(As an aside, this case was argued by a student — who no doubt is very excited today.)
Those are the cases with dissents. Now the unanimous cases.
In MetLife, Inc., v. Financial Stability Oversight Council, Chief Judge Garland (joined by Judges Kavanaugh and Srinivasan) stressed the importance of public access to judicial records. The facts are complicated, but, more or less, MetLife challenged the decision by the FSOC to put it under “enhanced supervision.” Many of the documents from the case were sealed or redacted. Better Markets, a public interest group, seeks to have the documents released. The district court declined to unseal the documents, and Better Markets appealed. As framed by the D.C. Circuit, “the underlying question in this case is whether the Dodd-Frank Act abrogates the common-law right of public access to judicial records.” The Court ruled that “the right of public access is a fundamental element of the rule of law, important to maintaining the integrity and legitimacy of an independent Judicial Branch. Although the right is not absolute, there is a strong presumption in its favor, which courts must weigh against any competing interests.”
In Humane Society v. Zinke, Judge Millett (joined by Judges Griffith and Pillard) ruled that the Fish and Wildlife Service’s attempt to delist a segment of the gray wolf population from the endangered species list fell short. The Service promulgated a rule that “revised the boundaries of the Minnesota gray wolf population to include the wolves in all or portions of eight other states.” The rule also delisted that distinct population segment. A central dispute is whether the Endangered Species Act allows the Service to “carve out of an already-listed species a ‘distinct population segment’ to then delist that segment.” The court conducted a Chevron analysis, first finding that the statute did not itself answer the question. At step two it found the Service’s interpretation was a reasonable. Yet although the interpretation was reasonable, the court determined the Service’s resulting rule was arbitrary and capricious because it “left entirely unexplained how the remaining wolves’ endangered status would continue.” (As with essentially all of the cases this week, this is an incomplete version of the story.)
In Fred Meyer Stores Inc. v. NLRB, Judge Brown (joined by Judges Sentelle and Randolph) stated that the Board’s determinations that Fred Meyer had engaged in unfair labor practices were “more disingenuous than dispositive” and a “complete failure to reasonably reflect upon the information contained in the record and grapple with the contrary evidence.” The incident at issue occurred when union representatives entered the store for a “showdown.” The union broke from normal practices and sent eight representatives instead of one or two, and instead of checking in with management, they started speaking with employees. Fred Meyer had prepared for the “showdown” and reminded the representatives of the terms of their Access Agreement. When the discussion got heated, the store manager asked the representatives to leave, eventually calling the police. The Court examined two “particularly outrageous” determinations by the Board. First, the Board determined that the parties did not have a clearly defined practice regarding how many union representatives could be in the store at a certain time. But the ALJ’s findings were to the contrary. Second, the Board wrongly recounted the ALJ’s findings about how the conversation occurred. The Court further disagreed with the Board’s decision that Fred Meyer had some sort of duty to prevent the representatives from being arrested. The court reasoned that because the representatives had broken with prior practice and then failed to comply with officers’ commands, any arrest was not Fred Meyer’s fault. (There is more going on this case, but again, you get the gist.)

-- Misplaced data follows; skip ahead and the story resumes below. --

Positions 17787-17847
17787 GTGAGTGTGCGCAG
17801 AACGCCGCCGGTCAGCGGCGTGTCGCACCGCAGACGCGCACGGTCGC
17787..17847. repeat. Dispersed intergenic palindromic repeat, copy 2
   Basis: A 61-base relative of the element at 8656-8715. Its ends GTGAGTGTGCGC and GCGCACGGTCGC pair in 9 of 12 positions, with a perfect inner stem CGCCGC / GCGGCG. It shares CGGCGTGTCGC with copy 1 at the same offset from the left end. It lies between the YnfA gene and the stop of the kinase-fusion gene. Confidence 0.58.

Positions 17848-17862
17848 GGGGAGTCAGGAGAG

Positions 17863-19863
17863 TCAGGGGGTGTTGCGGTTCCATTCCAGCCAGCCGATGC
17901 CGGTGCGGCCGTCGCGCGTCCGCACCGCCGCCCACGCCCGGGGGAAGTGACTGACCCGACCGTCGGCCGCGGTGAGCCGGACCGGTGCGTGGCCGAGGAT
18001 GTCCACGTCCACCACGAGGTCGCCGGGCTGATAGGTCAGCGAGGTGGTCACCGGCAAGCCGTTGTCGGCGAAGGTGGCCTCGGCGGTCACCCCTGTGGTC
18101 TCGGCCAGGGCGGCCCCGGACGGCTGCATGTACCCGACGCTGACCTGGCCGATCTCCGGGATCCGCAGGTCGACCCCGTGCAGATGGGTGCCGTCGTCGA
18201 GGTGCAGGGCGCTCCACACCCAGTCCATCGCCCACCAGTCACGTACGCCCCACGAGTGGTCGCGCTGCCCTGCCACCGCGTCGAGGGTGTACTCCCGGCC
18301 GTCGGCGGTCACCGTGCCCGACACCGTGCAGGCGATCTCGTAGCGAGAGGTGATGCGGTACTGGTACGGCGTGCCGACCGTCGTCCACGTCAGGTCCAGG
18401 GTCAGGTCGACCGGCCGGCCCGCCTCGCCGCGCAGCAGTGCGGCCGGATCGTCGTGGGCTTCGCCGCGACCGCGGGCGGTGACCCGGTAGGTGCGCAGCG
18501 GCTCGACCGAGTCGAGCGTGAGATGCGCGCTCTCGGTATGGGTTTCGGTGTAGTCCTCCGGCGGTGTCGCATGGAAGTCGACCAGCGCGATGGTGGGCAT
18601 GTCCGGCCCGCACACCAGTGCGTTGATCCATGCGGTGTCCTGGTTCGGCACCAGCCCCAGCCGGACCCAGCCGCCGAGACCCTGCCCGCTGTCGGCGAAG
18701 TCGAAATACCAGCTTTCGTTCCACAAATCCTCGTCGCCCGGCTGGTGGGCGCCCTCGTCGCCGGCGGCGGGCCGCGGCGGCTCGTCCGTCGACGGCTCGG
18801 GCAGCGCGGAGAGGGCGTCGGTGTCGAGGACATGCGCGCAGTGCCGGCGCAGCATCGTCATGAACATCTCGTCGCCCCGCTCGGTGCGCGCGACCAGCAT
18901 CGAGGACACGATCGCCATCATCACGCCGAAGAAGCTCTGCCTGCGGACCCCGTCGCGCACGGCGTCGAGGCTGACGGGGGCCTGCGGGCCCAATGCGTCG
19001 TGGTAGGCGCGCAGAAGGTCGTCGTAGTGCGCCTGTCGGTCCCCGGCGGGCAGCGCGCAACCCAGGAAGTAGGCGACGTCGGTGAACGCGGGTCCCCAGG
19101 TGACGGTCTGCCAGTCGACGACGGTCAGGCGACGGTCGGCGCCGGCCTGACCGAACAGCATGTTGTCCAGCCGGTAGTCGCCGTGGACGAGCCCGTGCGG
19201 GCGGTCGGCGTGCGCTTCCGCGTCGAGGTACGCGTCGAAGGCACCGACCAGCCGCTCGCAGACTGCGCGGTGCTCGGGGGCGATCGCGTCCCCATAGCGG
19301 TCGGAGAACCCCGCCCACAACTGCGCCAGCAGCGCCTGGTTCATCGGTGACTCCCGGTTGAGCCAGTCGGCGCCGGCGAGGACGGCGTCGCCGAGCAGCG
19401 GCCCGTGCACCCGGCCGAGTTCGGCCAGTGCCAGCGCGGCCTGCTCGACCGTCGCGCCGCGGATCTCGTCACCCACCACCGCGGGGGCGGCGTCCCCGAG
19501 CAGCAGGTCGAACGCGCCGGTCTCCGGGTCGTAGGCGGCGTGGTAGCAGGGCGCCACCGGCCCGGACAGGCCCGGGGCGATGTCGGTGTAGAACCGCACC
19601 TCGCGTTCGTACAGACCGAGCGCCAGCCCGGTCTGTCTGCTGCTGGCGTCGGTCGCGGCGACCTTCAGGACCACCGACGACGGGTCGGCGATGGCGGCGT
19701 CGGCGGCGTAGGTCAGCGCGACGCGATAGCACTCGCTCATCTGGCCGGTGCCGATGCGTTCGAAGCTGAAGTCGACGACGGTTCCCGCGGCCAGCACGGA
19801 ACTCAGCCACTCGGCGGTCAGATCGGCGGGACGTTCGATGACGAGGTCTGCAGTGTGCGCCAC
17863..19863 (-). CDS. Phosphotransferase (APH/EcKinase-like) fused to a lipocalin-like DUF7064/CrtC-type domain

Next, in Free Access & Broadcast Telememedia v. FCC (thankfully, a short opinion), Judge Griffith (joined by Judges Henderson and Srinivasan) dismissed a petition by several low-power television stations to review orders of the FCC. The orders stemmed from a 2014 order “to make more room on the electromagnetic spectrum for mobile broadband (wireless network) providers.” Here, the LPTVs’ “real objection” is to the 2014 order, and the Court “will not review refusals to reconsider matters settled in an earlier order to which direct challenges would now be time-barred.” The Court also ruled, among other things, that it lacks jurisdiction over the LPTV stations final claim that the orders violate the Regulatory Flexibility Act because they never raised the objection with the FCC.
In L. Xia v. Tillerson, Judge Pillard (joined by Judges Edwards and Sentelle) affirmed in part and remanded in part with a recommendation to consolidate and transfer the remanded claims to a proper venue. Here, the government revoked naturalization certificates and passports, claiming they were issued fraudulently by a government employee. The plaintiffs objected. As you might imagine, that resulted in litigation. Here is the summary:
We affirm the district court’s judgment insofar as it dismissed the due process and INA claims that plaintiffs are entitled to a judicial determination of the validity of the cancellations of their certificates of naturalization and passports. We also affirm the district court’s dismissal of the claims under 42 U.S.C. §§ 1981 and 1983 on the ground that the complaint fails plausibly to allege ethnicity discrimination. And we affirm the district court’s decision that the section 1503 claims may only be resolved in the districts in which the plaintiffs reside. See 28 U.S.C. §§ 1406, 1631.
We reverse the district court’s dismissal of the APA claims, including the district court’s associated conclusion that the 8 U.S.C. § 1503 claims of all plaintiffs except for Lihong Xia are barred by a failure to exhaust; no exhaustion bar applies here.